"Buenos dias", "buenas noches" -- this was the first words in a foreign language I heard in my life, as a three-year old boy growing up in developing post-war Western Germany, where the first gastarbeiters had arrived from Spain. Fascinated by the strange sounds, I tried to get to know some more languages, the only opportunity being TV courses of English and French -- there was no foreign language education for pre-teen school children in Germany yet in those days. Read more
To find some answers Tim Machan explores the language's present and past, and looks ahead to its futures among the one and a half billion people who speak it. His search is fascinating and important, for definitions of English have influenced education and law in many countries and helped shape the identities of those who live in them.
This volume provides a new perspective on the evolution of the special language of medicine, based on the electronic corpus of Early Modern English Medical Texts, containing over two million words of medical writing from 1500 to 1700.
Similar to other PhD dissertations published by the Netherlands Graduate School of Linguistics, “Small Words, Big Effects?” presents a latest development in linguistics and is a very informative read for researchers in psycholinguistics and discourse analysis. The purpose of this book is to provide a theoretical framework for subjective versus objective causal connectives (i.e. words such as “so”, “because”, and “therefore” that are placed between two clauses to mark causal relations) in discourse processing. The project presented in this book investigates whether the difference between subjective and objective causal connectives is relevant in discourse online processing.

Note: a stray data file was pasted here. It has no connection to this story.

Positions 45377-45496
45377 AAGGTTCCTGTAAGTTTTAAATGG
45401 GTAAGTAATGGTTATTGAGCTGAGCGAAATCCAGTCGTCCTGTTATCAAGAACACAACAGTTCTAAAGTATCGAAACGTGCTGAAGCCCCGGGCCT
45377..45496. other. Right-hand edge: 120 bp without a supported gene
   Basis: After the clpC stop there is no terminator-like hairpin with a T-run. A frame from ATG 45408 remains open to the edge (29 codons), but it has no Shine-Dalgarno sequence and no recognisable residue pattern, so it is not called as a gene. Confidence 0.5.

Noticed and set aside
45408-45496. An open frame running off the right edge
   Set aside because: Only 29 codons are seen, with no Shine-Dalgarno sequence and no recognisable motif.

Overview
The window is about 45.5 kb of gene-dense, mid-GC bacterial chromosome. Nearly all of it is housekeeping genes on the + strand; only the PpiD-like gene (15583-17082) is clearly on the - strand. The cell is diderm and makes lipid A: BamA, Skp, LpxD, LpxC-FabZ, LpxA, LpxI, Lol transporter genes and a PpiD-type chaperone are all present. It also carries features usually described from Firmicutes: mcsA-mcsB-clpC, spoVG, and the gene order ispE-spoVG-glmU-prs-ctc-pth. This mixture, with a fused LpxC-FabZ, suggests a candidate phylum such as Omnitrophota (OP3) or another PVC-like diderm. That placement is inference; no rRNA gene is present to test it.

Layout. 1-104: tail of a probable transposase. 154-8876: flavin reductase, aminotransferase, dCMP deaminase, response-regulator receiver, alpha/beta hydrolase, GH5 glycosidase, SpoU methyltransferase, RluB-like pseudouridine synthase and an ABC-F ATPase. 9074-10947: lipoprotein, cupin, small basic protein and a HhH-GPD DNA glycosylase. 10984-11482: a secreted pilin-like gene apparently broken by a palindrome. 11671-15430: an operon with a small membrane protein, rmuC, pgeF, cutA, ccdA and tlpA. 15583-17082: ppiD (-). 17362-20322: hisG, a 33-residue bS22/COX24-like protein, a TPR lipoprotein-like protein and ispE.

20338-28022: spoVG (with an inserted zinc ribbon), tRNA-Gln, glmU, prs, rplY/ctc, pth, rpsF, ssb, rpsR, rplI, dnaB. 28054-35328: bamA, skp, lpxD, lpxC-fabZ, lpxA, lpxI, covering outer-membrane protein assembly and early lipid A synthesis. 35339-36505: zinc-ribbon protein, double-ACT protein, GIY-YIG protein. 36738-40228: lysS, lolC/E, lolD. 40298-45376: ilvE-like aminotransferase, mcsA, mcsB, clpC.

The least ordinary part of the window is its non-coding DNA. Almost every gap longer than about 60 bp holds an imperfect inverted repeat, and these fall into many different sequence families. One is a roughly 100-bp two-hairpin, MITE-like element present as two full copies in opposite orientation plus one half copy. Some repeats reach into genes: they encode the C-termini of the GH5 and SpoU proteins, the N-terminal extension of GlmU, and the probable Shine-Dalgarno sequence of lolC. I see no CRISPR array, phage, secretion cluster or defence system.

Chapter One introduces the topic of coherence markers in discourse processing and provides an outline for the following chapters. Coherence markers are very important for human communication, as coherence needs to be established between pieces of communicated information. Causal relations are an important aspect of coherence. In general, there are two types of causal relations: objective causal relations express “causality between events in the real world”, whereas subjective causal relations express “the relations between the speakers’ conclusions on the basis of events in the world” (p. 14). For instance, sentence (1a) presents an objective causal relation while sentence (1b) presents a subjective causal relation. In addition, causality can be further distinguished between forward and backward relations. The difference between forward and backward causal relations lies in the order of events as they are presented in the text. Forward relations have “a linear order in which causes precede effects”, whereas backward relations “reverse this order and let effects precede causes” (p. 14). For example, sentence (2a) presents a forward causal relation while sentence (2b) presents a backward causal relation.
(1) a. My neighbour broke his arm because he tripped over his shoelace. b. My neighbour was being an idiot again because he tripped over his shoelace.
(2) a. My neighbour tripped over his shoelace and as a result he broke his arm. b. My neighbour broke his arm because he tripped over his shoelace. (Examples are cited from the reviewed book, p. 14)
Based on the above definitions, the project outlined in the following chapters explored the differences between the causal relation markers “want” and “omdat” in Dutch and whether these differences can further influence discourse online processing, as tested via eye-tracking experiments.